On 23 January 2019, Juan Guaidó, member of Voluntad Popular and leader of the opposition, declared himself Venezuela’s interim President.
Thousands have taken to the streets, to support Guaidó or to oppose him and back incumbent President Nicolás Maduro. The US, Canada, Brazil, and the UK, and others have recognised as Guaidó as president. Maduro has severed diplomatic relations with the US; Russia and China continue to support him.
Maduro still holds government power, largely thanks to the Venezuelan military leadership’s enduring loyalty. On 10 January the opposition-held National Assembly disputed Maduro’s second inauguration as president, alleging that the May 2018 Presidential election that brought him to power had been rigged. Although the National Assembly is Venezuela’s de jure legislature, there have been de facto parallel legislatures since 2017, when Maduro called elections for a special Constituent Assembly by Presidential decree. The opposition boycotted those elections, denouncing the Constituent Assembly as nothing more than a trick to keep the incumbent Partido Socialista Unido de Venezuela (PSUV) in power. Now the National Assembly has retaliated by declaring the 2018 Presidential election result void.
The international left should resisting the Venezuelan right’s attempt to gain control of the country, and foreign intervention by imperialist powers into Venezuela’s internal political processes. Maduro is deeply unpopular and the turnout for the 2018 election hit a record low of under 50% even on official figures, but Guaidó has not even an ostensible popular mandate he can point to for his assumed presidency. And if he were to gain meaningful power, Guaidó surely would pursue neoliberal policies directly harmful to the working class, including mass privatisation and the dismantling of social welfare programmes.
It is not clear what level of repression Guaidó would employ if the military top brass swings to his side and he wins. Many have invoked the 1973 coup in Chile, but the Venezuelan right’s actions so far do not yet amount to a coup in the literal sense of a seizure of power by or with the assistance of the military. Guaidó’s a kind of “soft coup”, with Guaidó seeking to draw high¬ranking officers away from Maduro. Indeed, by timing his self¬declaration as President for the anniversary of the 23 January 1958 overthrow of the Venezuelan dictator Pérez Jiménez, Guaidó is very consciously distancing himself from the likes of Pinochet.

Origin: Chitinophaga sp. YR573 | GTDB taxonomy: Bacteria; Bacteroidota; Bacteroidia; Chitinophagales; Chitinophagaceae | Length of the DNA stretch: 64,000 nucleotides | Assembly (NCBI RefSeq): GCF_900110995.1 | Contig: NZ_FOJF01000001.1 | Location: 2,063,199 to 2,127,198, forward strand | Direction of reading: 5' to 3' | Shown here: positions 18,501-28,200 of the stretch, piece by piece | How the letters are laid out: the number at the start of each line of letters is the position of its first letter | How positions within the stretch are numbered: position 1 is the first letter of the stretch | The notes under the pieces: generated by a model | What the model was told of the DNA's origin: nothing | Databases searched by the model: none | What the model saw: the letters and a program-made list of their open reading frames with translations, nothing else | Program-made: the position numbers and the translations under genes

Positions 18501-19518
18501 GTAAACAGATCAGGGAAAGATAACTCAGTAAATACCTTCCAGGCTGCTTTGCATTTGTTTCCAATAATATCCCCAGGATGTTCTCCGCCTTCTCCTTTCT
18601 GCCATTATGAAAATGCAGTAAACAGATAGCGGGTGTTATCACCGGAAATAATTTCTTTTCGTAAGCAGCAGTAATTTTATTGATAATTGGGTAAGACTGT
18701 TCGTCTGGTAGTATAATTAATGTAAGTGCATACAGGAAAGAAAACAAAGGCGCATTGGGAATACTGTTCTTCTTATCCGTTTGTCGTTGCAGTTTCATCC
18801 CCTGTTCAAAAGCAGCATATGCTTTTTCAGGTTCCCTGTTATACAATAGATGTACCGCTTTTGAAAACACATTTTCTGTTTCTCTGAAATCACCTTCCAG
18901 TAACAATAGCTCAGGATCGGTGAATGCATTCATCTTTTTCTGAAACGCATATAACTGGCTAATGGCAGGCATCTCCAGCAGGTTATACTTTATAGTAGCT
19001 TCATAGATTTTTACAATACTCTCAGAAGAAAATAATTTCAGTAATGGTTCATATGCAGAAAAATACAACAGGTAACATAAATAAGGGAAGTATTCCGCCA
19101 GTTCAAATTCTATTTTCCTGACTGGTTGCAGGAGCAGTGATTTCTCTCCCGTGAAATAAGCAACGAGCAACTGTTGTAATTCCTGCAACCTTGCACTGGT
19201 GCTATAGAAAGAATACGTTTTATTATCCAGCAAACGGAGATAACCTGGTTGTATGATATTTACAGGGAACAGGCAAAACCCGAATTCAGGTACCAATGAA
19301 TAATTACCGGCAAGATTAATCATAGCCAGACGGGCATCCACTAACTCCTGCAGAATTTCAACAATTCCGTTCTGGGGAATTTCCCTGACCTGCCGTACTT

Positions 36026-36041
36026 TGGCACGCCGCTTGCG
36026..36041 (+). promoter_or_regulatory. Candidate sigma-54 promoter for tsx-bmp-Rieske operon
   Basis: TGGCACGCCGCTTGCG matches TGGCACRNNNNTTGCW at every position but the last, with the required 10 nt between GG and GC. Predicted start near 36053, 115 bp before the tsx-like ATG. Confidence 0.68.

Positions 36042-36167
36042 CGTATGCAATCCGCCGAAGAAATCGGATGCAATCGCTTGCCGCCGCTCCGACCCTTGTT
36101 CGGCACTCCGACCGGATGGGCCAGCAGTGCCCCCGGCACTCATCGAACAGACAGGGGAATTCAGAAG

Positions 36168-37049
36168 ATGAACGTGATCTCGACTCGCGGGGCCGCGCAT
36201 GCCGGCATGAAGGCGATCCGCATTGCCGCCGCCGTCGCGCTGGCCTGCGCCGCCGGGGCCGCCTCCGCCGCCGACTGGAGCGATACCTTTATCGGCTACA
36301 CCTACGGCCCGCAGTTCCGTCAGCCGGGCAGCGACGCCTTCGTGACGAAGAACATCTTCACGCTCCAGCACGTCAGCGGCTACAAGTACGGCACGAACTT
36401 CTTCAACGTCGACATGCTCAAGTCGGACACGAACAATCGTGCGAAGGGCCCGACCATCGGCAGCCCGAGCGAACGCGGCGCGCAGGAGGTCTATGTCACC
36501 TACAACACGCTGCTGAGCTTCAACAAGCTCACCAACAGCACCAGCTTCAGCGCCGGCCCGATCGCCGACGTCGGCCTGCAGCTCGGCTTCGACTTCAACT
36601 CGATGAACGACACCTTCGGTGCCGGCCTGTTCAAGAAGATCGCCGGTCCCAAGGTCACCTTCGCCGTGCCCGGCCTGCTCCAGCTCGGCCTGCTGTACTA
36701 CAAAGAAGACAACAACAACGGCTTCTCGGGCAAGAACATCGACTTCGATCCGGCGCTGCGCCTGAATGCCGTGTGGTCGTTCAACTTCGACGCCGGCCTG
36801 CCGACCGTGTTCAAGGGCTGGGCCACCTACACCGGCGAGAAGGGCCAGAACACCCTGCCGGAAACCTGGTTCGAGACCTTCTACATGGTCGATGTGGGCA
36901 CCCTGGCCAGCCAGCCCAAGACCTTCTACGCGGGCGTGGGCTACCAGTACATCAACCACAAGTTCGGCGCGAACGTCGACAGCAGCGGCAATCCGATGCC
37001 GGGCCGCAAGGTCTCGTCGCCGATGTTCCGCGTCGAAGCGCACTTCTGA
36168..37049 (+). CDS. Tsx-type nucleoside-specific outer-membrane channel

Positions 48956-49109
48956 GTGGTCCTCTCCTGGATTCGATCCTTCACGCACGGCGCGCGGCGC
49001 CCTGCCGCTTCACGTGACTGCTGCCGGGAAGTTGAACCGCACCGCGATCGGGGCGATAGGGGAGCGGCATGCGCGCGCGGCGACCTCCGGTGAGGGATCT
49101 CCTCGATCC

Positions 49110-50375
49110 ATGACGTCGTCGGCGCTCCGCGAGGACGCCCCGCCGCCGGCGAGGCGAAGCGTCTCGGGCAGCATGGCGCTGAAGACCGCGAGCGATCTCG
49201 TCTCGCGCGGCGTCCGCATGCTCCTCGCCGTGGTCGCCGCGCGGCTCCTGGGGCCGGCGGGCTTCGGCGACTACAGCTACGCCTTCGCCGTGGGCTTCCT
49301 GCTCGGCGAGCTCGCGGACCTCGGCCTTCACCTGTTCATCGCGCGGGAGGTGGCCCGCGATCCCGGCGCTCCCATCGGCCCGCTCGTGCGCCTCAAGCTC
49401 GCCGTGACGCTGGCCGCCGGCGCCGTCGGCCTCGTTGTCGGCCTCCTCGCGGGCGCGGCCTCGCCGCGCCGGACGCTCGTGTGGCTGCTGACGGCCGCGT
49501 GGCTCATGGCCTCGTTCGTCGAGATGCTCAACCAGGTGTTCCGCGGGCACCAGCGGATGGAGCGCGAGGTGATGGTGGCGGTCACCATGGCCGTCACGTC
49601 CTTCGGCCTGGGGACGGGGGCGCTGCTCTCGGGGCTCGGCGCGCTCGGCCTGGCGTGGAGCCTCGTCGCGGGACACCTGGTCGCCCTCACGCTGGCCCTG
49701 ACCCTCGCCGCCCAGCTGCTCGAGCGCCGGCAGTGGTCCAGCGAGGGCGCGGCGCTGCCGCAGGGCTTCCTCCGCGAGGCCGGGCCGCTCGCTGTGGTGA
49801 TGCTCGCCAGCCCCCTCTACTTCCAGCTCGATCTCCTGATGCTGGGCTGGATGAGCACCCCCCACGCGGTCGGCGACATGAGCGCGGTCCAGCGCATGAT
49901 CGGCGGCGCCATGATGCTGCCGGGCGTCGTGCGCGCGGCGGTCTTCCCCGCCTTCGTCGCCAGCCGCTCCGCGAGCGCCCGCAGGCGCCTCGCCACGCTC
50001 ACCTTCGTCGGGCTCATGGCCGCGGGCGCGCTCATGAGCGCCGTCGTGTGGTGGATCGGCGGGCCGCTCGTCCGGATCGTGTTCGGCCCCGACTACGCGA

In the absence of a direct foreign military intervention, Guaidó would probably not be able to exert the kind of suppressive violence seen from the Venezuelan right in such past events as the unsuccessful 2002 coup against Hugo Chávez or the 1989 Caracazo. But he still would have to act repressively towards workplaces in sectors where there remains social support for Maduro (or for Chavismo more broadly). Moreover, the Venezuelan right’s evident coordination with the governments of the US and of other Latin American states should cause concern. So should Trump’s appointment of Elliott Abrams, an official convicted for his role in the Iran¬Contra scandal, to “restore democracy” in Venezuela.
Although, on balance, it appears that the Venezuelan workers would be at greater risk if Guaidó wins the current power struggle and, on this basis, resisting the soft coup is our priority, we should not understand this as positive support for Maduro’s regime. The PSUV retains a Mafia¬like grip on the trade unions. Most of the Communal Councils vaunted as truly participatory venues for working¬class democracy are little more than passive feedback mechanisms for the bureaucracy. Maduro’s policies have systematically attacked both working conditions and the natural environment in Venezuela.
We in Workers’ Liberty have never accepted Chavismo as “actually existing socialism” or as in transition to socialism. Many of us instead see it as a kind of Bonapartism because of how it maintains an uneasy alliance between sections of the working class, the national bourgeoisie, and the military. Under both Chavez and Maduro, the military has been central to state administration, even in respect of the social-welfarist “Bolivarian missions” that did bring material benefits to the Venezuelan workers.
Much of the international left remains far too inclined to attribute the catastrophic hyperinflation and food shortages in Venezuela, which have resulted in Venezuelans losing 11 kilograms (24 lbs) in body weight on average and an estimated 2.3 million people fleeing the country, to an inevitable crisis of capitalism or to economic sanctions from the US. Both Chávez and Maduro could have taken steps to avoid the obvious hazards posed by how Venezuela’s entire economy is built around oil, which predictably devastated the country when oil prices plummeted from late 2014, yet they did not do so. (Moreover, oil prices have risen again since early 2016, and are markedly higher than they were in 2008 or before 2006). Even if we could absolve Maduro of blame for Venezuela’s economic ruin, that would not lead us to forgive Maduro’s ever¬increasing authoritarianism.
The reports of torture and extra-judicial killing are not all Western or capitalist propaganda. Although left-oppositionist groups in Venezuela, such as Marea Socialista, remain politically sidelined by both the Venezuelan right and the Chavista mainstream, it is our responsibility as socialists and internationalists to spotlight and engage with them, and to build links with labour organisers who realise the need to free the rankand-file from the grip of the bureaucracy. In short, Venezuela needs independent working-class organising more than ever.